Tom T. Hall, a groundbreaking Nashville songwriter who would land 21 singles in the country Top 10, died Friday at his home in Franklin, Tenn. He was 85. Rodney Crowell, Dawes and the Country Music Hall of Fame are among those who paid tribute on social media.

Hall was nicknamed The Storyteller. His most famous compositions include “Harper Valley P.T.A.,” a #1 hit in 1968 for Jeannie C. Riley; “Hello Vietnam,” a country chart-topper for Johnnie Wright in 1965; “Little Bitty,” Alan Jackson’s #1 in 1996; and his lone crossover hit, “I Love,” in 1973.

Like Kris Kristofferson and Roger Miller, his peers in the '60s and '70s, Hall was among the new breed of songwriters who brought social issues to the lyrics of Nashville songs and used his protagonists to confront reality in new ways. His 1969 hit, “Homecoming,” to cite one, was about a celebrity who could no longer relate to the people of his hometown.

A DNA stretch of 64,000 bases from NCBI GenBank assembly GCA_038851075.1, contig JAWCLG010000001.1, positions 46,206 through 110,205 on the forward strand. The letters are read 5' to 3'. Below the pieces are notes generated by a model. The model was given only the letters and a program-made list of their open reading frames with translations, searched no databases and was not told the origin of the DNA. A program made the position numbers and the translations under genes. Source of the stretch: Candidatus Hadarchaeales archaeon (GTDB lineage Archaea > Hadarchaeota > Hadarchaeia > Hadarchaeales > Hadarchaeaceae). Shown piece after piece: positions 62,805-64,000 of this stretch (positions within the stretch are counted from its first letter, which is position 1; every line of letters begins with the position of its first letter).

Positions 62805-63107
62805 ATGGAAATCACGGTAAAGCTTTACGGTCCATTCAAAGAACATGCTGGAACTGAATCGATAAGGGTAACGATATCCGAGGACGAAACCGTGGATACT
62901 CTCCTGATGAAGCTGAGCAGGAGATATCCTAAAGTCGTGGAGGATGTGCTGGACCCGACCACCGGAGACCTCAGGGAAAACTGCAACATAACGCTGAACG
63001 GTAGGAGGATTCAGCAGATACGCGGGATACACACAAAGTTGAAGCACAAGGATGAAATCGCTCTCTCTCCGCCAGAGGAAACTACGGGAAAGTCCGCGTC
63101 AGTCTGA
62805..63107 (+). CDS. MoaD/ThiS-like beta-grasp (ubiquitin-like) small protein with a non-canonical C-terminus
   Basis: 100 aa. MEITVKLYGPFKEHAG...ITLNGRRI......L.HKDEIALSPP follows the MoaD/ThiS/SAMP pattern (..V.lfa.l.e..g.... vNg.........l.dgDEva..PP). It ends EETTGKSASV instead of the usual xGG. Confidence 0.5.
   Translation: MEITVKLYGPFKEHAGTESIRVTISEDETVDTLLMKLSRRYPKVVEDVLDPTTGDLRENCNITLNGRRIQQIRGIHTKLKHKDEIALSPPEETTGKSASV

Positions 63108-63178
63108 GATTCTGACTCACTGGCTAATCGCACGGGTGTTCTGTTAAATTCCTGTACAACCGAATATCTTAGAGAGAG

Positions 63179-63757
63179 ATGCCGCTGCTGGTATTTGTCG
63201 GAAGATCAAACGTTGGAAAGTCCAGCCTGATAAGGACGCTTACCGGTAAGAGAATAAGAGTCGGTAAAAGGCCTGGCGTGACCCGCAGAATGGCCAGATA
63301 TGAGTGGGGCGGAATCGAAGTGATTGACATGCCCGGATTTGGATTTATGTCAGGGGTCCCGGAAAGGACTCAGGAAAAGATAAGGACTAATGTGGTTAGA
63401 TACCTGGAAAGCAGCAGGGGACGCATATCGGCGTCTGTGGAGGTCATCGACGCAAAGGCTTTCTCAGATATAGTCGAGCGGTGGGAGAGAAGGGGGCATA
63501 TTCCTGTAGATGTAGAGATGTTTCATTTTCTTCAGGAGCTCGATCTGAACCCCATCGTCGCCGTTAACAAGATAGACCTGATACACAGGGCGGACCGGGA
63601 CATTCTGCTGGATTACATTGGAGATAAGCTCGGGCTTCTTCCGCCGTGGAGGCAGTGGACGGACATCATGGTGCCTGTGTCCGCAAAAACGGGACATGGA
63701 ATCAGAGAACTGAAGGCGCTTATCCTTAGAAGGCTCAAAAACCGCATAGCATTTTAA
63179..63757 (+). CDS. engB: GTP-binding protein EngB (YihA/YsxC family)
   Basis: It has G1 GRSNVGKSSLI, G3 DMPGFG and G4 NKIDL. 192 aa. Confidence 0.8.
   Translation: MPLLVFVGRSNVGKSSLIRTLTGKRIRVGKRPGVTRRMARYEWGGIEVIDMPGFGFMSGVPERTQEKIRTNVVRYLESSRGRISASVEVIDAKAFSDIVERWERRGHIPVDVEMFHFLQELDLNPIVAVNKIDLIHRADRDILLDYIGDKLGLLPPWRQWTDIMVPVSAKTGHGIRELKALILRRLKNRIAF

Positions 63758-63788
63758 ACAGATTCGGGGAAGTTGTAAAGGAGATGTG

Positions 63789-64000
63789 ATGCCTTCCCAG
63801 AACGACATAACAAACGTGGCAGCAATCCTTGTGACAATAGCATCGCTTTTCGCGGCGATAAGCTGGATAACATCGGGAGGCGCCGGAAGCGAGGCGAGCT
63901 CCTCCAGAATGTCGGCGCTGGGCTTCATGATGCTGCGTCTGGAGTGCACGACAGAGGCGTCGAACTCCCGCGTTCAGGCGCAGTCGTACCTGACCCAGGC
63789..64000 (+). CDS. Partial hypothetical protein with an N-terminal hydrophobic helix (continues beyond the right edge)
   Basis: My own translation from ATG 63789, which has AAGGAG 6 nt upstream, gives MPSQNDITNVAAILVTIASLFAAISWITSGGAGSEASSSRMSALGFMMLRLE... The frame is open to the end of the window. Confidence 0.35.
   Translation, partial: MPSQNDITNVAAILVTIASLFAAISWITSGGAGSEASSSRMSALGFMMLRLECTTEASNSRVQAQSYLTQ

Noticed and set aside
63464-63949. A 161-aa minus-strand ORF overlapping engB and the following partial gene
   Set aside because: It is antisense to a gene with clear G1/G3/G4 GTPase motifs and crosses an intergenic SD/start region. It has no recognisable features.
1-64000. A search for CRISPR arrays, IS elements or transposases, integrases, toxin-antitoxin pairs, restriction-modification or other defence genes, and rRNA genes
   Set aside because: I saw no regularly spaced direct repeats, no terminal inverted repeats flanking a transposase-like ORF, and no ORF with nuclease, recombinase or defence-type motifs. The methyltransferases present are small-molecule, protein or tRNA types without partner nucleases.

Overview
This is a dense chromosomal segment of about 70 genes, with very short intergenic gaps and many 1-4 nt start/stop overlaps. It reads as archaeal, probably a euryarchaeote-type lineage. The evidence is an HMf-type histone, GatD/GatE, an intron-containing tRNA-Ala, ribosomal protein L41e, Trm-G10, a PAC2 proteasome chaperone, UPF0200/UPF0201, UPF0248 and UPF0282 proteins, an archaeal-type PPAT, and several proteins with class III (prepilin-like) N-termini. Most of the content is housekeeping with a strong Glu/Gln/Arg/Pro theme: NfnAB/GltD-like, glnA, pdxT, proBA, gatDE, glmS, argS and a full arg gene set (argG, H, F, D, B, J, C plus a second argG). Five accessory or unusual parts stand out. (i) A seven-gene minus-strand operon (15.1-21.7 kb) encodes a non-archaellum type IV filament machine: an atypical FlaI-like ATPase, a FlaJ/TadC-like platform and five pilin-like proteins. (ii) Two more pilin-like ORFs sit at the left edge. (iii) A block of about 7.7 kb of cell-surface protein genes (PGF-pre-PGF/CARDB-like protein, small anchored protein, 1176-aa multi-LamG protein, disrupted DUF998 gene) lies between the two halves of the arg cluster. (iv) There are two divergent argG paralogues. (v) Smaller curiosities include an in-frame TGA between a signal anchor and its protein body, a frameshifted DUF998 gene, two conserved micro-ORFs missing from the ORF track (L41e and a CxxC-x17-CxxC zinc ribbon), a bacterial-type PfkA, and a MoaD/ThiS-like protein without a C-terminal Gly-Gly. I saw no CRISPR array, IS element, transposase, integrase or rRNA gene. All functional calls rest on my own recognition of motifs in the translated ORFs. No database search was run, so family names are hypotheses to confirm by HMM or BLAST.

A native of Kentucky, he started out playing bluegrass before joining the Army in 1957. He moved to Nashville in the early 1960s and had his first hit via Jimmy C. Newman’s version of “D.J. for a Day,” which led to Hall's signing with Mercury.

Every year from 1967 to 1980 he had at least one Top 40 country song; he had 20 Top 30 country albums between 1970 and 1980.

Hall released nearly 40 albums, winning a Grammy for best album notes for the 1972 compilation Tom T. Hall’s Greatest Hits.

He was inducted into the Songwriters Hall of Fame in 1978 and the Country Music Hall of Fame in 2008 and received a Distinguished Achievement Award from the International Bluegrass Music Association in 2004.